”If I may ask, could Parliament have halted the referral if the House was sitting? Mr. Adjaho questioned.
The Speaker told the Chairperson of the Council of State that “as you may be aware, Article 290, clause 3, provides “the bill shall be published in the Gazette but shall not be introduced into Parliament until the expiry of six months after the publication in the Gazette under this clause”. I am aware that this bill has not yet been gazetted for the mandatory period of six months and therefore cannot be introduced into Parliament at this stage. If then the bill cannot be introduced, what would Parliament be considering? Furthermore, it is trite law that where the Constitution has provided for dealing with a matter in Parliament, that constitutional procedure takes precedence over the Standing Orders, practice or conventions of the House”.
“It is also worth placing on record that the opinion of the Honourable Minority Leader which you are relying on is at variance with the opinion of the Honourable Majority Leader”, the Speaker stated.
Mr. Adjaho concluded that “indeed, if it is the view of any authority or person that my act of referring the said bill to the Council of State is in breach of any constitutional provision, that authority or person may seek redress at the appropriate forum and I shall comply with the resulting decision or outcome. Until then, the Constructional (Amendment) (Entrenched Provisions) Bill, 2014 is deemed by me to have been properly referred to the Council of State”.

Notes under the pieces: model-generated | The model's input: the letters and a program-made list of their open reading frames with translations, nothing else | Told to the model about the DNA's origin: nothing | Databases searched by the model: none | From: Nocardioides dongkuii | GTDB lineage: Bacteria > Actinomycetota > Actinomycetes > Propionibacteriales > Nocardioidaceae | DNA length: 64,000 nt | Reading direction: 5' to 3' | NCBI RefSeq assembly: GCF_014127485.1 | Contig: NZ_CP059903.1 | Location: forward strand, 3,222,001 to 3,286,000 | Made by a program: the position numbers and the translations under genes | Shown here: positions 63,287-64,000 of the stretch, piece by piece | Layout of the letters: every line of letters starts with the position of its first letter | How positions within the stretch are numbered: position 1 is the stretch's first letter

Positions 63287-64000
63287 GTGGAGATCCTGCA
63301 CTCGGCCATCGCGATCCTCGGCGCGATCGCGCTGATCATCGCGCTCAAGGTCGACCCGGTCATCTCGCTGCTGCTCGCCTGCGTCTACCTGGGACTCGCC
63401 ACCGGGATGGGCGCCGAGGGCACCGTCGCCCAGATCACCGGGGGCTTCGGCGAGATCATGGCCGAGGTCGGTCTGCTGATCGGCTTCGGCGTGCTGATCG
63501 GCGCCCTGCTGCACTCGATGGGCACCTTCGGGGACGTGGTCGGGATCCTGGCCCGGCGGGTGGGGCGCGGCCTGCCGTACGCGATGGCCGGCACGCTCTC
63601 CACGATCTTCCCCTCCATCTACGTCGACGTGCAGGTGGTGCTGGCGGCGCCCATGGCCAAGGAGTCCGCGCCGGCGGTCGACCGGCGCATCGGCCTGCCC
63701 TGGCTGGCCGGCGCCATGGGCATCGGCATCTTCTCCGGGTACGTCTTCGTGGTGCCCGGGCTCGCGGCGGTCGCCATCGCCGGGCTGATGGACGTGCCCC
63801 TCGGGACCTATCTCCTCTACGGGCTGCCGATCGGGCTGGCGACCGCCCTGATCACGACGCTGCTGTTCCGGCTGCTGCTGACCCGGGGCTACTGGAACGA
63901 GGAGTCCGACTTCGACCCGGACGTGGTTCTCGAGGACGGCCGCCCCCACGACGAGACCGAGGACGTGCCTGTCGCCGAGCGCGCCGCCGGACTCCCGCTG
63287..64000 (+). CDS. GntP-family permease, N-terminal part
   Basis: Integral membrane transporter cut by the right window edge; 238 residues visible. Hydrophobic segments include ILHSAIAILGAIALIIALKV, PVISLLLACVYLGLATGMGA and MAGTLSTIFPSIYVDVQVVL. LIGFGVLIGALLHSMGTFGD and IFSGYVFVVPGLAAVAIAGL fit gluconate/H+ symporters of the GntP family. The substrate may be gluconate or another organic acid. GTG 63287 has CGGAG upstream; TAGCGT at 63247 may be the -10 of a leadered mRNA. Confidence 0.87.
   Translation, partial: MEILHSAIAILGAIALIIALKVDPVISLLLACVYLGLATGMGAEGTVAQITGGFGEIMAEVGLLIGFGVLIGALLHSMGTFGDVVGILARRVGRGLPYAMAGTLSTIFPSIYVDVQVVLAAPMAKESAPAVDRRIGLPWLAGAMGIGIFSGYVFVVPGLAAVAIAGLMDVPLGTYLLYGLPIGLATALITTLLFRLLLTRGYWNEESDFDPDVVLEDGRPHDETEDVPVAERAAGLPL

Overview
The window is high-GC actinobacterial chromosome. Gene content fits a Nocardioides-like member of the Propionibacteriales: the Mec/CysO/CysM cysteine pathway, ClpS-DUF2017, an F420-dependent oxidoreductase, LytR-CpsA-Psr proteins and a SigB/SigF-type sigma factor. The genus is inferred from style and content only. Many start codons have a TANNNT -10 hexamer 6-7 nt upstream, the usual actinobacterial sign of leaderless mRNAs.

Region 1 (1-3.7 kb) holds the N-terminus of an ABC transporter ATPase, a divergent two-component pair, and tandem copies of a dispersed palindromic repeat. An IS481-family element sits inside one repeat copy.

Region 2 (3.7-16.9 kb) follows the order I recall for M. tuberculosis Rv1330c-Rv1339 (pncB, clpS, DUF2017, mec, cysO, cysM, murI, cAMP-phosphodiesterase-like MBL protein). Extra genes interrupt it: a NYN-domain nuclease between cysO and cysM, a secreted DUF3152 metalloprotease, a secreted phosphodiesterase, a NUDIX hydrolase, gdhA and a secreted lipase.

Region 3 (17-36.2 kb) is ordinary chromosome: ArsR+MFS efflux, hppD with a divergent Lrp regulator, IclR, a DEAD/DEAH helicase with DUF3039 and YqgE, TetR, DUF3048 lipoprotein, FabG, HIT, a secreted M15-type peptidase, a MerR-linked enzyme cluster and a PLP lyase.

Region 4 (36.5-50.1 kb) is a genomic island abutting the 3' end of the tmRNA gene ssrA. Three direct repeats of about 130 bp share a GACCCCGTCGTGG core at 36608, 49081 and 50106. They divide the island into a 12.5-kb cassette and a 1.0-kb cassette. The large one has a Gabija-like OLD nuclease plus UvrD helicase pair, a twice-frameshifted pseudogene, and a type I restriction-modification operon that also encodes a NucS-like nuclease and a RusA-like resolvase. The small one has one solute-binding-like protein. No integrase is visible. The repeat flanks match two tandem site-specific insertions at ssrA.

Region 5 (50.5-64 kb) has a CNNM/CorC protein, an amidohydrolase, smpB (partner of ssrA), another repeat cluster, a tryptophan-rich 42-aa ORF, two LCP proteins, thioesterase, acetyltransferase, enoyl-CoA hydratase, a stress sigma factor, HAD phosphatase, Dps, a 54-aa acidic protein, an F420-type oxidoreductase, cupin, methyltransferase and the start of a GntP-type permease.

The letter sent to the Chairperson of the Council of State, was copied the Minister of Justice and Attorney General, Marietta Brew Appiah-Oppong.
Mr. Kyei Mensah Bonsu, last week went viral when he organized a press conference and accused Mr. Adjaho of taken a decision on the
Constitutional Review Commission’s recommendations on entrenched provisions, without seeking the consent of Parliament.
The action he said, was unconstitutional and inappropriate, adding that,” the whole process of constitutional amendment is turning out to be nothing other than an executive review of the national constitution”.
The Minority ranking member on Legal and Parliamentary Committee, Joseph Osei-Owusu, later told Joy News that the Chairman of the Council of State, Madam Cecilia Johnson in a letter to the Speaker copied to the Minority Leader, acknowledged “the position taken by the Minority Leader to be the correct interpretation of the constitution”.
Mr. Osei-Owusu, commended the Council’s action as being “correct” and also “vindicates us” and asked Mr. Adjaho to respect the Council’s directive and lay the bill before Parliament so that a consensus can be reached on the amendments proposed.
But the Majority Chief Whip, Alhaji Muntaka Mubarak, is contesting the decision of the Council saying, Madam Cecilia Johnson, Chairman of the Council of State “acted alone” when she returned the document, and stressed “I am sorry for her”.
Because the Council’s chair acted based on the letter she received from the Minority Leader, Alhaji Muntaka, questioned if she now takes advice from the Minority Leader.
“If she had to take advice, I wonder if he wanted to take advice from the Minority without necessarily even hearing from the Majority Leader or the Speaker”.
He disclosed that the Speaker has “responded appropriately” to the Council that the document is assumed to be with the Council, and insisted that he did nothing wrong referring the document to them.
The Speaker, he said has, therefore, challenged the Council chair to seek interpretation of the Constitution at the appropriate quarters, because “he thinks that per his own judgment, his understanding of the Constitution, he acted right, and therefore has referred the document back to the Council of State, telling them that so far as he is concerned the document is before the Council of State”.